Central America-4 Free Mobility Agreement

In 2006, the northern triangle states (Guatemala, El Salvador, Honduras and Nicaragua) signed a treaty to ensure the free movement of their citizens in Central America. In accordance with the official Central American Free Trade Agreement (CA4), the central African Free Trade Agreement (CA4) is established to promote cultural exchange, harmonization of peoples and the economy. Similarly, this official document also commits to the following intentions: you must present your passport at each border, pay 3 USD to enter Honduras, 12/13 USD to enter Nicaragua. If you leave Guatemala, it actually happens to me, they said that because I was only Guatemalan for two days and would only give me 30 days, not the time I had left on my original visa before entering Belize. They generously offered to take the paperwork for 200Q and gave me 90 days. It is certainly not like the Schengen agreement in Europe. Guatemala, Honduras, El Salvador and Nicaragua have a visa agreement called CA-4. This is a 90-day visa that is issued to you by the first country in which you enter out of the four. It allows you to enter each of them. What is the integration process? The fundamental objective of the integration process is to make Central America and the Dominican Republic a region of peace, freedom, democracy and development. Other data that provide an overview of the situation in ca-4 countries include decent work indicators. Nicaragua, El Salvador, Honduras and Guatemala are the lowest among the 18 Latin American and Caribbean countries, according to the Inter-American Development Bank`s (TSA) 2015 Better Jobs Index.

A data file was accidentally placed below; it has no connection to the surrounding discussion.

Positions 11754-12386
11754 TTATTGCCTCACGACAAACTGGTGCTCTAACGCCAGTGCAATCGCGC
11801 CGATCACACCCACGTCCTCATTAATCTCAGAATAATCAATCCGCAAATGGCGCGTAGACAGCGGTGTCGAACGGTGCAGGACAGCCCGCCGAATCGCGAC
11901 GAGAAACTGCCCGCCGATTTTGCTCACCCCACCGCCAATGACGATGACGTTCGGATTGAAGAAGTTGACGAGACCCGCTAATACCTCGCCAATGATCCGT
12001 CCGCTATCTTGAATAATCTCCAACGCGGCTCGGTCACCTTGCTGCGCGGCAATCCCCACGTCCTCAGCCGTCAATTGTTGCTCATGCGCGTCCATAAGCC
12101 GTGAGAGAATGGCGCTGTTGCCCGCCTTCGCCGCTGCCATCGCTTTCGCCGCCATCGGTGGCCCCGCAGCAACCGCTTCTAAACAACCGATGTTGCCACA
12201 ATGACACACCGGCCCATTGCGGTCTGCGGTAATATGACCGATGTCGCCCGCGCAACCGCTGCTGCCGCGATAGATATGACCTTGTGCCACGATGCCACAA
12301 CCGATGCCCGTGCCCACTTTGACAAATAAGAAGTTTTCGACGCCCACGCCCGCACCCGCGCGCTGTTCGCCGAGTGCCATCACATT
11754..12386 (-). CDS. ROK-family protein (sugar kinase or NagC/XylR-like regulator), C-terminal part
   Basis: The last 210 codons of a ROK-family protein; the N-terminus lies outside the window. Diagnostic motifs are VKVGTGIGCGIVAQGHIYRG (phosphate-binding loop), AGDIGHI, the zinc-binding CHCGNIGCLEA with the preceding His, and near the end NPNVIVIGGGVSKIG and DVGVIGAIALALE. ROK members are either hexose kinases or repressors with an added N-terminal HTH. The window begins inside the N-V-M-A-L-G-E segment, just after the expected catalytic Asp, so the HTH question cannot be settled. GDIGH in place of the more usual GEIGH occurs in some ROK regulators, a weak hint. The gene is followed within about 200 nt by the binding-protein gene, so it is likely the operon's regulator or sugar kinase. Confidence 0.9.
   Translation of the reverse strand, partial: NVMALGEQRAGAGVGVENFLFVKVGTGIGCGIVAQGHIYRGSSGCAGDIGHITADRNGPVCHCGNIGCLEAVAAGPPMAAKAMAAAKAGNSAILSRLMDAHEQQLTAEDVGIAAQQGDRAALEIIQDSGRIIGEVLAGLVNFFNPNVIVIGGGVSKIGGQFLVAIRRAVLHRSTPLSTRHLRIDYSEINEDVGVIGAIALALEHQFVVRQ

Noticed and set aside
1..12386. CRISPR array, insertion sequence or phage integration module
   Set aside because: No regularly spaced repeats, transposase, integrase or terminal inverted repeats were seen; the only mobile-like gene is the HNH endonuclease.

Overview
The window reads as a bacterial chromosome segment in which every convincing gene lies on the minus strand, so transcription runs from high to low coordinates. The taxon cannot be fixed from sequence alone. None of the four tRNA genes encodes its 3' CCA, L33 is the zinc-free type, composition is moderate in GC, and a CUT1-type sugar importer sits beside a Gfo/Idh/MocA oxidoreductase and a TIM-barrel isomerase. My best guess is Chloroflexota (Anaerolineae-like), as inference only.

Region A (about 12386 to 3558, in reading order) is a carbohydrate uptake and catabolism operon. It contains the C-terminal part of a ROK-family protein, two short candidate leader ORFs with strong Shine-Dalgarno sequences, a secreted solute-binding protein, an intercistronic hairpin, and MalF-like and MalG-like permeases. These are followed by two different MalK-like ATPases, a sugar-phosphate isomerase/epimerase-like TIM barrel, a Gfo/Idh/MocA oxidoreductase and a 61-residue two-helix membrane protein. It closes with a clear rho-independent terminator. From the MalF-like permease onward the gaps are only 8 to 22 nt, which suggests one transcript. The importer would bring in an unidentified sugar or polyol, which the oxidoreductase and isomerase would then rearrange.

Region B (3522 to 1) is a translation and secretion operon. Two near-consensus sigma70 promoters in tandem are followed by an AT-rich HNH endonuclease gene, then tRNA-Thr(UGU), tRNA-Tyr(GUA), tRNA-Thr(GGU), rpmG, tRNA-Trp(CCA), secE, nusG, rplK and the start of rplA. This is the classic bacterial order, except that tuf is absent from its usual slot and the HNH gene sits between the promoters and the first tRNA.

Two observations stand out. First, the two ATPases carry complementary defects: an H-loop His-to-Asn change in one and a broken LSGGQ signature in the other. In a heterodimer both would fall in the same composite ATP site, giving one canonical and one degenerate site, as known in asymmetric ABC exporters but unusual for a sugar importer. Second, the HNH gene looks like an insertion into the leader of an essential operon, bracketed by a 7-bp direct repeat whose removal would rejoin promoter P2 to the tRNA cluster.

With regard to freedom of association, a research paper by the Confederation of American Trade Unions (TUCA) – Unionization and Union Density in the Americas – indicates that unionization rates were 12% in Nicaragua in 2010, 8% in Honduras, 7% in El Salvador and 2% in Guatemala. Integration in the region has been marked by many upheavals, such as the brief war between El Salvador and Honduras in 1969 or the armed conflicts that ravaged El Salvador, Guatemala and Nicaragua from the 1970s to the late 1980s. In 1993, the “variable geometry” approach was adopted, allowing two or more countries to enter into agreements and move to a higher degree of integration than others will be able to sign at a later date. This approach paved the way for the Central American Mobility Agreement signed in 2006 between El Salvador, Guatemala, Honduras and Nicaragua, known as CA-4, which grants freedom of movement to citizens of these countries upon presentation of a national identity card. In other words, in simpler terms, the countries that are part of CA4 can move freely and unimpeded through this Central American corridor. However, there is a very important restriction, and that is that minors must present their passports to the judicial authorities of each country, a measure that has been imposed to prevent human trafficking. My question is: do we still have to present our passports at the borders or can we just stay on the bus/ keep running? I understand that it is like the Schemgen agreement, where there are sometimes no border posts. Of course, this caravan of migrants is fuelled by the agreement signed by the countries of the North Triangle in 2006, the famous CA4. The circumstantial situation that is taking place these days has its roots in this treaty, so it is obvious that there are virtually no restrictions on reaching Mexico and that the regulations on minors are not enforced because of a large number of people who transfer borders. He said the CA-4 agreement, which allows citizens of Guatemala, El Salvador, Honduras and Nicaragua to move freely throughout the region, facilitated the passage of migrants through Guatemala en route to the United States.